One side benefit of the eight-year presidency of George W. Bush is that his administration put in bad odor some very popular notions about leadership. Greatness, certitude, vision—these noxious attributes have traditionally been qualities we believed ourselves to be seeking when hiring a president.
Yet greatness, certitude, and vision have gotten rigorous workouts over this decade, and all three have emerged sucking wind. If the charges of pusillanimity exchanged by the McCain-Palin and Obama-Biden campaign seem even more desperate and non-lethal than usual this year, that may be because the election is turning on qualities of humility, nuance, and realism.
Not that either of the candidates appear to realize this. Sen. Barack Obama (D-Ill.) and Sen. John McCain (R-Ariz.) breath out greatness, certitude, and vision the way the rest of us exhale carbon dioxide. Maybe they're right to do that. One of them will be immensely rewarded come November.
Yet both seem to perform best when courting ambiguity. McCain's long, bone-tired slog from early 2007's also-ran to early 2008's Republican nominee was a Chuck Wepner feat, a model of regular-guy endurance rather than heroic presence.
Obama's most memorable contribution to political rhetoric this year—his widely applauded speech on race in the midst of the Jeremiah Wright controversy—was memorable precisely because it's on-the-one-hand-this-on-the-other-that structure lacked the spine-stiffening declamation listeners were expecting. Both pose as cautious realists with regard to war generally and the war in Iraq in particular, though the war effort's recent successes have been Obama's misfortune.
If your taste in presidents runs more toward Warren G. Harding than Teddy Roosevelt—if you treasure caretakers of the nation's fat happiness rather than giants who purchase greatness with the people's blood and treasure—2008 is a grim year. Here's how the two candidates stack up in their respective abilities to keep the heroic qualities to a minimum, scored on a red-yellow-green continuum:
McCain's self-deprecation is a national treasure, his suffering in Vietnam a wonderful rebuke to all but the very bravest among us. To see John McCain stoop for an interview, shamble through a stump speech, is to know that he'd rather be a dead hero than a living coward.
Barack Obama is the candidate loved by everybody, even cynical members of Generation X. So his is a pious, petulant type of greatness. McCain's narrative and Obama's both follow the template of the reformation of a Bogart cynic. But Obama's ready-to-film 1995 memoir Dreams From My Father turns on more precious plot points. A death in the family, in one incident, diverts young Barack from his quest to know his father, and he reflects on how things might have turned out differently, writing, "well, maybe it would have relieved certain pressures that had built up inside me, showing me a different community, allowing my ambitions to travel a narrower, more personal course, so that in the end I might have…given myself over to stocks and bonds and the pull of respectability." The book teems with such what-if-Hitler-had-gone-to-art-school moments.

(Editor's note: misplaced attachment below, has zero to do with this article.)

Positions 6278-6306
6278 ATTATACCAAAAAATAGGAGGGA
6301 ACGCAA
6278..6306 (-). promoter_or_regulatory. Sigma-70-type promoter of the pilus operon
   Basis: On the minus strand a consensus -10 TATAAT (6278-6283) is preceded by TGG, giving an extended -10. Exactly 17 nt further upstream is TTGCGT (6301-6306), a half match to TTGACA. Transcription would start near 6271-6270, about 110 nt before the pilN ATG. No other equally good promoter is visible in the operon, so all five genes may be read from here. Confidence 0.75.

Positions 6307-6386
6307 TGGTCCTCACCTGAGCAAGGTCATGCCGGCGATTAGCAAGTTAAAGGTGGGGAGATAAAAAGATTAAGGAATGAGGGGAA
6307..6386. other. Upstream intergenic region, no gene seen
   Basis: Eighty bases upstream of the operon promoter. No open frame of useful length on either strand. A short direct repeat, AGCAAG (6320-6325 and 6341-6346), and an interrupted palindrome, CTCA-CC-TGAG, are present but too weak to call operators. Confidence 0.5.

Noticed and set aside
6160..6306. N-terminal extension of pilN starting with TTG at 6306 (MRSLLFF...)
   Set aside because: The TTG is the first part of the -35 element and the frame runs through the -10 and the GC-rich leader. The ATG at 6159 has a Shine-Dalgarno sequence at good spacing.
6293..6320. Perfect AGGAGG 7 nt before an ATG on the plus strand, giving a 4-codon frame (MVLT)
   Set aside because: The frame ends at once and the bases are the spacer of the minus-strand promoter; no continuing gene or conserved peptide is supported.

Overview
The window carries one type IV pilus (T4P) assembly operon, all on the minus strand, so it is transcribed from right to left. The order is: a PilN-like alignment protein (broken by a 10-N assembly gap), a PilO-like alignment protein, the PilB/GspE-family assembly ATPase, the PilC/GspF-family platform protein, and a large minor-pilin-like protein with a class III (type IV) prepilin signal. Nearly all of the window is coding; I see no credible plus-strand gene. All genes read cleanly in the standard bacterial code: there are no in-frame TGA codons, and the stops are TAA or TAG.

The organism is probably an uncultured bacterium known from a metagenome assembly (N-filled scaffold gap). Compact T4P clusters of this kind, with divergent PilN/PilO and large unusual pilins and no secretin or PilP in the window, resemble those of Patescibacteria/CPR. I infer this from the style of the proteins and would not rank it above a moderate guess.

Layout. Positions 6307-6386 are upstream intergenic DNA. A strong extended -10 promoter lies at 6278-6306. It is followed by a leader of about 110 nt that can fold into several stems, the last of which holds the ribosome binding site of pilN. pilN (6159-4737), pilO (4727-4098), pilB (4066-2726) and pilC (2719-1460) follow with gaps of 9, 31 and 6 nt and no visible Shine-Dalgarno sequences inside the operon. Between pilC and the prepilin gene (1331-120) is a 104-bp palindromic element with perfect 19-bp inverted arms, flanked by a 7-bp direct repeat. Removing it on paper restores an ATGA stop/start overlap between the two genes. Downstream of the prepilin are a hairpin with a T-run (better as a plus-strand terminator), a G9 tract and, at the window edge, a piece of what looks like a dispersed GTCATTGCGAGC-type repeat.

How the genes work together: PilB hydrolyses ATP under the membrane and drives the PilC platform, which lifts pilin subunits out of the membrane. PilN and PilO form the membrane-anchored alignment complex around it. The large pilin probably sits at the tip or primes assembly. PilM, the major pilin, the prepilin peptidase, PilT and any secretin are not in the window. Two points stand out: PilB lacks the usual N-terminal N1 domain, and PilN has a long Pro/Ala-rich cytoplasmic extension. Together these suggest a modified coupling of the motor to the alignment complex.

Neither McCain nor Sen. Russ Feingold (D-Wis.) express any misgivings about the bipartisan campaign finance reform act that popularly bears their names. McCain remains confident not just about the Iraq troop surge but about the wisdom of the original invasion. Nor has his support for the wars on drugs and real estate market corrections ever flagged in the face of contrary evidence. When they say McCain is about experience, they mean McCain is in spite of experience.
Obama deserves credit for being comfortable with nuance—a rare quality in Democrats, who fear it is the way Jimmy Carter lies. He believes questions of what some consider bedrock truth to be above his pay grade, speaks of not being able to distinguish "between faith and mere folly, between faith and simple endurance." So his FISA reauthorization vote wasn't a flip-flop, it was a reimagining.
John McCain's heroic 2008 campaign has demonstrated that he's the guy America wanted in 2000. It must pain the always-pained nominee to see accusations of cynicism thrown at him by his fair-weather media friends of Y2K. For while McCain is pledged to combat cynicism, it is this blessed quality that has been most clearly instilled in him by decades of senatorial process. When he gets an idea across, it's still a bad one, but McCain's life-fatigue is our best hope for safety from seeing new presidential visions put into practice.
Energy, education, work, the weather, cities, the countryside, sick children, sick mothers, joblessness, hopelessness, interest rates: Barack Obama has a plan for all of it, and will have no opposition in Congress to stop him.
Who will be the greatest, surest, and most visionary? And will both candidates' penchant for thinking twice prove to be a welcome check on these leaderly qualities? Fight with us to put lipstick on the audacious hope!